Margaret Robbins and Stanley Ledington, a published musician as well
as a fine watercolorist, began a lifelong friendship with Dong Kingman,
one of America's leading watercolorists, as did Reginald G. Poland,
who steered the museum through the difficult period, was also, included
in this intimate circle of acquaintances.
was a period when Jackson Pollock and the American Expressionists
shocked the art world with a new technical approach to painting. The
war between 'Traditionalism' and 'Modernism' came to the fore. Guild
members were taking sides, perhaps with less extreme dedication than
their eastern contemporaries. Some, such as Alfred A. Mitchell, advocated
a middle ground and tempered judgment. The definition of art was expanding.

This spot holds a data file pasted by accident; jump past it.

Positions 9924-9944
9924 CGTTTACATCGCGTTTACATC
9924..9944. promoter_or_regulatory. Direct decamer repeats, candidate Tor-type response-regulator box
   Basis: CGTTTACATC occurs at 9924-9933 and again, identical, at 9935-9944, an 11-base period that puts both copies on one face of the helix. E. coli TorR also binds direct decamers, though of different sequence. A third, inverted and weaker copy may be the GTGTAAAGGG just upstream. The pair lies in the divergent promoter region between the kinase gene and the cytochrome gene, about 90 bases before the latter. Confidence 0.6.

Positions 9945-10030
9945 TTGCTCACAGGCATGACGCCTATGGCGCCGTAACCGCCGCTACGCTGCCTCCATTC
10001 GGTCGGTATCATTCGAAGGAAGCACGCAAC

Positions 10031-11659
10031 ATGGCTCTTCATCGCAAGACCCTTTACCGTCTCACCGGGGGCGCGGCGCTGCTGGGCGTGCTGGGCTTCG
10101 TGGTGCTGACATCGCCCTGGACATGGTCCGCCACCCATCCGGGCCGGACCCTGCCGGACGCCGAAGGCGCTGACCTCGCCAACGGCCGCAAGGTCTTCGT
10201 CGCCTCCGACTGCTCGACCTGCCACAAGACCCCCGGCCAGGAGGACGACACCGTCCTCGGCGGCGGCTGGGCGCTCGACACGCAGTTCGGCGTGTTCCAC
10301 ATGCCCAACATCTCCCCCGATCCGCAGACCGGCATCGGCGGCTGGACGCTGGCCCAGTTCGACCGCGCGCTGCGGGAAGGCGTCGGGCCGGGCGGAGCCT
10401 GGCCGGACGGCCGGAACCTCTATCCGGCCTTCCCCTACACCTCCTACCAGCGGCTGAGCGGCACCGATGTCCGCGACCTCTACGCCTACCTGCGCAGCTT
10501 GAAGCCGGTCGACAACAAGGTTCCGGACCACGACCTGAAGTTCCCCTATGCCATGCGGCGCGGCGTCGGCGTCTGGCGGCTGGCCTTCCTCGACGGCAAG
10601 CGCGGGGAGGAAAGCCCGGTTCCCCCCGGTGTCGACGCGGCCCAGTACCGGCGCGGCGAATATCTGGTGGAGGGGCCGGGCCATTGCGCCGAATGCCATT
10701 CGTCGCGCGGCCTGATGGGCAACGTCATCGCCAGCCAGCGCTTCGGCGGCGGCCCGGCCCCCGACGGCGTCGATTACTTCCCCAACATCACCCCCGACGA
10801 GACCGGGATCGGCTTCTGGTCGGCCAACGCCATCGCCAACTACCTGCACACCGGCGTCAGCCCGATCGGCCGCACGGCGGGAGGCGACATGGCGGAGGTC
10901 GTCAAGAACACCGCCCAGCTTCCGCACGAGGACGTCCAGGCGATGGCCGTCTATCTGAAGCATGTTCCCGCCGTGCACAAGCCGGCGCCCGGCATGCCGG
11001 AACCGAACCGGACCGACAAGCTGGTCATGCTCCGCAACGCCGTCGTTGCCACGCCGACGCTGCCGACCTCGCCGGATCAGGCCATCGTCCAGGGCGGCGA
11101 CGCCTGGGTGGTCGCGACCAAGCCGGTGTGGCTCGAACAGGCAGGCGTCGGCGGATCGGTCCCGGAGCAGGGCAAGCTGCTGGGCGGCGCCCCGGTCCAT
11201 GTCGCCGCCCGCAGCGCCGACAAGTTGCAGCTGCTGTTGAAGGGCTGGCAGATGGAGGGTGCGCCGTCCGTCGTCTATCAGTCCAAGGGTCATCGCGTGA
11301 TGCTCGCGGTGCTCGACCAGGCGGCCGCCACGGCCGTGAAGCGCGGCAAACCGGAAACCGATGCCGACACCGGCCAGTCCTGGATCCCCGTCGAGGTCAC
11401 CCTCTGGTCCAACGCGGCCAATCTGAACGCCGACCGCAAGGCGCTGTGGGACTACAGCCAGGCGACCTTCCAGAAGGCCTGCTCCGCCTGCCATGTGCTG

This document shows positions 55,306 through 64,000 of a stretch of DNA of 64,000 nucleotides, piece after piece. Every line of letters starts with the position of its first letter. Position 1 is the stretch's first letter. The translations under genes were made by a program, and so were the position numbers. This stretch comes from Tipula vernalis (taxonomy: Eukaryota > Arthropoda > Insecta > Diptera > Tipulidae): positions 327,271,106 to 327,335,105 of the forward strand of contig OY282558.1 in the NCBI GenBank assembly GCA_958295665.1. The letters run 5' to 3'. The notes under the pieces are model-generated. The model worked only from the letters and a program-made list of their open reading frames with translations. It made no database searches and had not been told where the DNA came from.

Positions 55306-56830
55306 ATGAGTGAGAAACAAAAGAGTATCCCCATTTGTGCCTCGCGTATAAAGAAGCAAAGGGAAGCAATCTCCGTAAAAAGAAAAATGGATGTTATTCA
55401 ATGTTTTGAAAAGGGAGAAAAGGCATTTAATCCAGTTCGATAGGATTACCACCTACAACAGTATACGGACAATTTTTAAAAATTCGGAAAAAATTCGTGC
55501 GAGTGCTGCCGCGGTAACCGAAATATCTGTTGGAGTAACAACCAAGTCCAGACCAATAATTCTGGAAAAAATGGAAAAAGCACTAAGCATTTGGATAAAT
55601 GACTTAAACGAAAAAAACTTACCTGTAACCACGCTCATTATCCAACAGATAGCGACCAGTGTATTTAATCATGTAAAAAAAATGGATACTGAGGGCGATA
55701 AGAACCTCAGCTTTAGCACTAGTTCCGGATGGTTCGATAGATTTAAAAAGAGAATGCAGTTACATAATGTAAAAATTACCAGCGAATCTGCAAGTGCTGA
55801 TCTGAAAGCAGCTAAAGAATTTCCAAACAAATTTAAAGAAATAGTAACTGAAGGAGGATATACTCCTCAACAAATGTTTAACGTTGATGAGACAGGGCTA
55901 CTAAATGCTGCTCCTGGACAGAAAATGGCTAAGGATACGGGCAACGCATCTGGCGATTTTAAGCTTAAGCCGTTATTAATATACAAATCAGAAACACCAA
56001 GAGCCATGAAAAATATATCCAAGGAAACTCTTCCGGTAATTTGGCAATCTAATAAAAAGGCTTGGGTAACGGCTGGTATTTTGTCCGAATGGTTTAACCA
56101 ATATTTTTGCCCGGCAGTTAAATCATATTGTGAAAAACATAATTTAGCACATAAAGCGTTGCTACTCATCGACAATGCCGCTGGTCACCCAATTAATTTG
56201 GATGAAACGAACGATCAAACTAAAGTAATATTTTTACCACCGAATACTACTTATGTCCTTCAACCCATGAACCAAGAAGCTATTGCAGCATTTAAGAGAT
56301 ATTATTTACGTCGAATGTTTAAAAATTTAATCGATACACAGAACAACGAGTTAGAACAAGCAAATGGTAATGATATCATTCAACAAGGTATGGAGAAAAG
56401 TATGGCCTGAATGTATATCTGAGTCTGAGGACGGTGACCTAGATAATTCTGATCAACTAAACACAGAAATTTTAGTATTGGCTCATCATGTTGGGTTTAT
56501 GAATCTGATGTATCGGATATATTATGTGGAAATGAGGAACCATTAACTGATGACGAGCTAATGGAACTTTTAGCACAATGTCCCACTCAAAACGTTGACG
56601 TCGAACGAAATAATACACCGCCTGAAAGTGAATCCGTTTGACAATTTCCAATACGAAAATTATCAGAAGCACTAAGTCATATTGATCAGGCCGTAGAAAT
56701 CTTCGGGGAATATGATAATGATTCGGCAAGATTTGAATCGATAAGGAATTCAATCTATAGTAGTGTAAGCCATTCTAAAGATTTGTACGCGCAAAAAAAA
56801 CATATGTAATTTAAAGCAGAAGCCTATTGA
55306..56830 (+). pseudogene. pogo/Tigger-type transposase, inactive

The old standards were changing. It seemed the world was in a state
of flux. Disagreement and crisis in art became a norm. The Guild continued
juried-systems, sometimes a cause for disagreement. Groups supporting
one or the other trends were formed even within the Guild. The Contemporary
Artists of San Diego, in 1929 had claimed the first professional organization
in San Diego promoting practicing artists, essentially themselves.
All were known beyond the regional area, and had exhibited nationally
and even internationally. They were supported by the museum, which
offered a yearly exhibition. In a lay member plan, formed for support,
local patrons could draw for works by its members Charles A. Fries,
Donal Hord, Everett Gee Jackson, Leslie W. Lee, Charles Reiffel, Otto
H. Schneider, and Elliot Torrey. The group existed for a brief period
of time with a paucity of sales. Disagreement had played a minor note
as had death of some members and economical needs in the groups dissolution.
Other groups followed, but with less community enthusiasm than the
the 1950's and 1960's, Guild activities with museum members, were
directed at fund raising. In addition to the museum wing addition
underway, everyone worked to accomplish this objective. Guild members